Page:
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Documentation -> Manuals -> Manual 2.2 -> Asynchronous Statements

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Asynchronous Statements v2.2
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1.  Description

Asynchronous script operations are one of the key features of OpenSIPS 2.2. The main advantage of using them is the fact that they allow the performance of the OpenSIPS script to scale with a high number of requests per second even when doing blocking I/O operations such as MySQL queries, exec commands or HTTP requests.


Using asynchronous logic over simply forking a high number of children in order to scale (50+ processes) also has the advantage of optimizing the usage of system resources. By requiring less processes to complete the same amount of work in the same amount of time, process context switching is minimized and overall CPU usage is improved. Less processes will also eat up less system memory.

2.  Module requirements

The asynchronous script logic is based on the transaction module (tm) - it must be loaded. The SIP transaction is automatically and transparently created (if not existing yet) when an async operation is started. This transaction contains all necessary information to properly suspend script execution (e.g. it stores the updated SIP message, along with all $avp variables).

3.  Script syntax and usage

Usage is quite straightforward. If your blocking function supports asynchronous mode (read the module documentation for this), then you can just throw it in the following function call:

async(blocking_function(...), resume_route);

Note that resume_route has to be a simple route.


When a function is called in the asynchronous manner (see below), the script is immediately halted, so any code you write after the async() call will be ignored! The current OpenSIPS worker will launch the asynchronous operation, after which it will continue to process other pending tasks (queued SIP messages, timer jobs or possibly other async operations!). As soon as all data is available, it will run the given resume route and continue processing, with a minimum of idle time.

The return code of the function executed in async mode is available in the very beginning of the resume route in the $rc or $retcode variable. Also, all the output parameters (variables in function parameters used to carry output values) will be available in resume route.


route
{
    /* preparation code */
    ...
    async(avp_db_query("SELECT credit FROM users WHERE uid='$avp(uid)'", "$avp(credit)"), resume_credit);
    /* script execution is paused right away! */
}

route [resume_credit]
{
    if ($rc < 0) {
        xlog("error $rc in avp_db_query()\n");
        exit;
    }

    xlog("Credit of user $avp(uid) is $avp(credit)\n");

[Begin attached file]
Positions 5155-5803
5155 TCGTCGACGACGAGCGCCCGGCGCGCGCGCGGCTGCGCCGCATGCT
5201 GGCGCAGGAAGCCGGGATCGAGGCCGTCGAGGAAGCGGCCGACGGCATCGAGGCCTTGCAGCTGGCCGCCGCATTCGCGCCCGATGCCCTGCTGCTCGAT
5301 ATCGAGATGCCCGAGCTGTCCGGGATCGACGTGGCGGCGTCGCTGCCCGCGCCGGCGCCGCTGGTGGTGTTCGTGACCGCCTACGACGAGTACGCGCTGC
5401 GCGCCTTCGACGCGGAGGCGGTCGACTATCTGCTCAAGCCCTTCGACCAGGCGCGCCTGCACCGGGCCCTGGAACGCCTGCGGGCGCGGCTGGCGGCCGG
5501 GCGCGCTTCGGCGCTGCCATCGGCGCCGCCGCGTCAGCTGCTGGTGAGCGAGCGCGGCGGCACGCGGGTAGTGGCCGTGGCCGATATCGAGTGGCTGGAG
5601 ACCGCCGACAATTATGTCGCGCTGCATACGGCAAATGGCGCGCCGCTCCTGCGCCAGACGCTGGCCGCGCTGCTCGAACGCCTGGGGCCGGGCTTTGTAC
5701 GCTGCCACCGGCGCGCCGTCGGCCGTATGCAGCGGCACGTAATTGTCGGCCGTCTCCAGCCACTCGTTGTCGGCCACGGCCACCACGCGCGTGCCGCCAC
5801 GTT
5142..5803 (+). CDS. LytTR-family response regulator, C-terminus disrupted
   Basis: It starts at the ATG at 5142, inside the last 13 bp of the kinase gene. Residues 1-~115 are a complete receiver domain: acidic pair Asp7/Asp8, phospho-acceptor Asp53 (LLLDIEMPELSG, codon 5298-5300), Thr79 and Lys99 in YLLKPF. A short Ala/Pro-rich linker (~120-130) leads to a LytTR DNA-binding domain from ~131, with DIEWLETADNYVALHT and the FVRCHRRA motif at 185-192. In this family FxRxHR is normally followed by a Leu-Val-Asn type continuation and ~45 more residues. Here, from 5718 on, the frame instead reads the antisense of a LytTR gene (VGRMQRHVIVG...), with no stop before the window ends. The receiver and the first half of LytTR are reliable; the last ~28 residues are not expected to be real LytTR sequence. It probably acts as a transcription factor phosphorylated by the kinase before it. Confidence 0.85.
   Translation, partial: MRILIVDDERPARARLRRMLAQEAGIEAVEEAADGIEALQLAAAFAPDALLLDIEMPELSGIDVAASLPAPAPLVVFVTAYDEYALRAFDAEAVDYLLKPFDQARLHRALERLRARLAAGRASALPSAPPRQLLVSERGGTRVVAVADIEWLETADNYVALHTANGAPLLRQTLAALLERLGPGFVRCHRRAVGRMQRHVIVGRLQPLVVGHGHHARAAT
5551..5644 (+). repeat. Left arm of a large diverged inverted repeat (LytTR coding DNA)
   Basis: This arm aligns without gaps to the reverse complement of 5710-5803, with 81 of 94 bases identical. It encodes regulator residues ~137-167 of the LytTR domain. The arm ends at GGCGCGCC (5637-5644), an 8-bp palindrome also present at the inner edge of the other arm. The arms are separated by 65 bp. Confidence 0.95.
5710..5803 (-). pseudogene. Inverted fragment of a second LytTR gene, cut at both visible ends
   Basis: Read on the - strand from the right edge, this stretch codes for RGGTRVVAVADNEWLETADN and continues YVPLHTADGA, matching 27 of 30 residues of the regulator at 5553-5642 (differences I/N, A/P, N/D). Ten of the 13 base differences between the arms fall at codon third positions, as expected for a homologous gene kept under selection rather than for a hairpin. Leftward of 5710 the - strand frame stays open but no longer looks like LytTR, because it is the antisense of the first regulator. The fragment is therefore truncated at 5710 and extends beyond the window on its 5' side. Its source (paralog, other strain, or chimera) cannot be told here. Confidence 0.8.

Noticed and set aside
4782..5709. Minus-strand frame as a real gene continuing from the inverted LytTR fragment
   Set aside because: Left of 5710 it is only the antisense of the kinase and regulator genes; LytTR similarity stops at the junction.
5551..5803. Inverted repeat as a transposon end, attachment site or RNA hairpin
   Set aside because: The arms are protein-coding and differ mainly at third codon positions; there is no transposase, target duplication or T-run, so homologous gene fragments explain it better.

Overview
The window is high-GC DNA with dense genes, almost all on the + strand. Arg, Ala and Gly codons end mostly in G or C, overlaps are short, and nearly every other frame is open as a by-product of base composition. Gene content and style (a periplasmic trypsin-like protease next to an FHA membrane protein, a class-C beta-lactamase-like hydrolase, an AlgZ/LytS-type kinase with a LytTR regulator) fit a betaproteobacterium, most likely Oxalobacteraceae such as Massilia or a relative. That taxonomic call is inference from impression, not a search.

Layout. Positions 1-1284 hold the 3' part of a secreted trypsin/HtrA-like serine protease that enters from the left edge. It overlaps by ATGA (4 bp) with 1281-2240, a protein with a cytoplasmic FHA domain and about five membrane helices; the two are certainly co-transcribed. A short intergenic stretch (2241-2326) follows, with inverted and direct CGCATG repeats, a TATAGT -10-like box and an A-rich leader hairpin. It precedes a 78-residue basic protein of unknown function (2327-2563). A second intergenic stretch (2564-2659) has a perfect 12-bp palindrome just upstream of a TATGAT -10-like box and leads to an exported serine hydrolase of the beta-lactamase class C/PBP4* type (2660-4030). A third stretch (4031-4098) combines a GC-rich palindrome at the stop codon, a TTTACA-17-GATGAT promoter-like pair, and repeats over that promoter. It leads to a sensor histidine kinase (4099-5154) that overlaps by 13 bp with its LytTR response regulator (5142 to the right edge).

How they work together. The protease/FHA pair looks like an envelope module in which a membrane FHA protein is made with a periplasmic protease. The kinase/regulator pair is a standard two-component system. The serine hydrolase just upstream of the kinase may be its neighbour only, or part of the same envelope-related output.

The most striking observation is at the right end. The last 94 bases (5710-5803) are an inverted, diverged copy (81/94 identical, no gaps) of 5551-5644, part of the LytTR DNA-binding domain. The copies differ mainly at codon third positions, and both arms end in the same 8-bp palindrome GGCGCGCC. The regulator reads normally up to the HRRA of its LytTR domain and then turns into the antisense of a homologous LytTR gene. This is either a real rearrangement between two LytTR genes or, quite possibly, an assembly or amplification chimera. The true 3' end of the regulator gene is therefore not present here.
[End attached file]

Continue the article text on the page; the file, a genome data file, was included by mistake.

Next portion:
}


Data is copied over to the resume route as follows:


Preserved data (still available in resume route)

  • all $avp variables
  • all changes in current SIP message

Ignored data (not available anymore in resume route)

  • all $var variables

4.  List of async functions

The following functions may also be called asynchronously:

The async implementation is not limited to the above functions, but these are the first ones migrated to async support. More I/O related functions will be ported to the async support.

5.  Limitations

5.1  Async Engine Compatibility

The async engine is heavily dependent on non-blocking I/O features exposed by the underlying libraries -- a blocking I/O operation, such as an HTTP or an SQL query can only be made asynchronous if the library additionally provides both:

  • a non-blocking equivalent of the same, originally blocking function
  • after the non-blocking equivalent function is launched, the library must also provide a mechanism to extract a valid Linux file descriptor corresponding to the data transfer operation that has just been launched. The OpenSIPS async engine will poll on this fd, and will trigger internal state updates each time new data is available. When the blocking operation is finished, the "resume route" gets called, and the async operation is finalized.

5.2  TCP Connect Issues

Although they provide async functionality, some libraries only do this for the "transfer" part of the I/O operation, and NOT the initial TCP connect. Consequently, on some corner-case scenarios (e.g. the TCP connect hangs due to an unresponsive server, an in-between firewall which drops packets instead of rejecting them, etc.) the async operation may actually block!


Examples of modules which are affected by this limitation:

  • rest_client - although it reuses TCP connections on further requests, libcurl will block until a TCP connection is established from a given OpenSIPS worker. Should these TCP connects ever hang, so will the corresponding OpenSIPS worker.
  • db_mysql - similar to rest_client: although it reuses DB connections heavily, establishing each connection is a blocking operation, and cannot be made async due to the nature of the library.

Mitigation: depending on your specific setup, you may be severely impacted by these blocking TCP connects or little to no at all. For the former case, we suggest forking external processes responsible for your blocking operations and invoke them asynchronously, using constructs such as:


async(exec("curl my_host", "$var(response_body)"), resume_route);

or

async(exec("mysql-query 'SELECT * FROM subscriber...'", "$var(result_row)"), resume_route);

5.3  Allowed Routes

Since the async engine is tightly coupled with the transactional engine, async operations can, at best, only be launched in routes where a SIP transaction is present and is still awaiting completion. This includes:

  • request_route
  • onreply_route
  • local_route

Async operations performed on any other route types are subject to undefined behavior.


Page last modified on June 28, 2019, at 12:28 AM